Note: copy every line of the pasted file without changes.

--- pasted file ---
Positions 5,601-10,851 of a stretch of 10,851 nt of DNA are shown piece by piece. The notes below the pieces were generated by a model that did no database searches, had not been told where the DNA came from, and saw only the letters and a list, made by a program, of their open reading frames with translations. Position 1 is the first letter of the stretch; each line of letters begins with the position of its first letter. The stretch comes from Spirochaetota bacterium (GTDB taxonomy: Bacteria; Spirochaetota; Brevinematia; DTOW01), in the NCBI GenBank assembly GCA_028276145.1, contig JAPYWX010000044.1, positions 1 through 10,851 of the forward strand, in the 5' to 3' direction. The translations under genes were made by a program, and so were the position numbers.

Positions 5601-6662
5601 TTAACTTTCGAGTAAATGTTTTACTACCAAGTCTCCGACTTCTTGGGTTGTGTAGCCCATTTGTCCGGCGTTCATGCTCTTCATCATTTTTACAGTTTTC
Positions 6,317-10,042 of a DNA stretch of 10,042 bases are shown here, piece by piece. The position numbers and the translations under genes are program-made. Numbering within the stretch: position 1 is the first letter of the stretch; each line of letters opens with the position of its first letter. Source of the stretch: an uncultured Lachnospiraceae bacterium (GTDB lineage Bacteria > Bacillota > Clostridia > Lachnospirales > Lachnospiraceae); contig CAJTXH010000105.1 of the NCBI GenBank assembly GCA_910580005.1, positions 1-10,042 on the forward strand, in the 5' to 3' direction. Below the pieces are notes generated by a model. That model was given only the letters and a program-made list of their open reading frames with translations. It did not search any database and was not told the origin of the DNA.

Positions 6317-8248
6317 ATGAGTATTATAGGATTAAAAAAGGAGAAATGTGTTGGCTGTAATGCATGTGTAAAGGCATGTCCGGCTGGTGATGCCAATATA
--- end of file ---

Positions 5,601-10,851 of a stretch of 10,851 nt of DNA are shown piece by piece. The notes below the pieces were generated by a model that did no database searches, had not been told where the DNA came from, and saw only the letters and a list, made by a program, of their open reading frames with translations. Position 1 is the first letter of the stretch; each line of letters begins with the position of its first letter. The stretch comes from Spirochaetota bacterium (GTDB taxonomy: Bacteria; Spirochaetota; Brevinematia; DTOW01), in the NCBI GenBank assembly GCA_028276145.1, contig JAPYWX010000044.1, positions 1 through 10,851 of the forward strand, in the 5' to 3' direction. The translations under genes were made by a program, and so were the position numbers.

Positions 5601-6662
5601 TTAACTTTCGAGTAAATGTTTTACTACCAAGTCTCCGACTTCTTGGGTTGTGTAGCCCATTTGTCCGGCGTTCATGCTCTTCATCATTTTTACAGTTTTC
Positions 6,317-10,042 of a DNA stretch of 10,042 bases are shown here, piece by piece. The position numbers and the translations under genes are program-made. Numbering within the stretch: position 1 is the first letter of the stretch; each line of letters opens with the position of its first letter. Source of the stretch: an uncultured Lachnospiraceae bacterium (GTDB lineage Bacteria > Bacillota > Clostridia > Lachnospirales > Lachnospiraceae); contig CAJTXH010000105.1 of the NCBI GenBank assembly GCA_910580005.1, positions 1-10,042 on the forward strand, in the 5' to 3' direction. Below the pieces are notes generated by a model. That model was given only the letters and a program-made list of their open reading frames with translations. It did not search any database and was not told the origin of the DNA.

Positions 6317-8248
6317 ATGAGTATTATAGGATTAAAAAAGGAGAAATGTGTTGGCTGTAATGCATGTGTAAAGGCATGTCCGGCTGGTGATGCCAATATA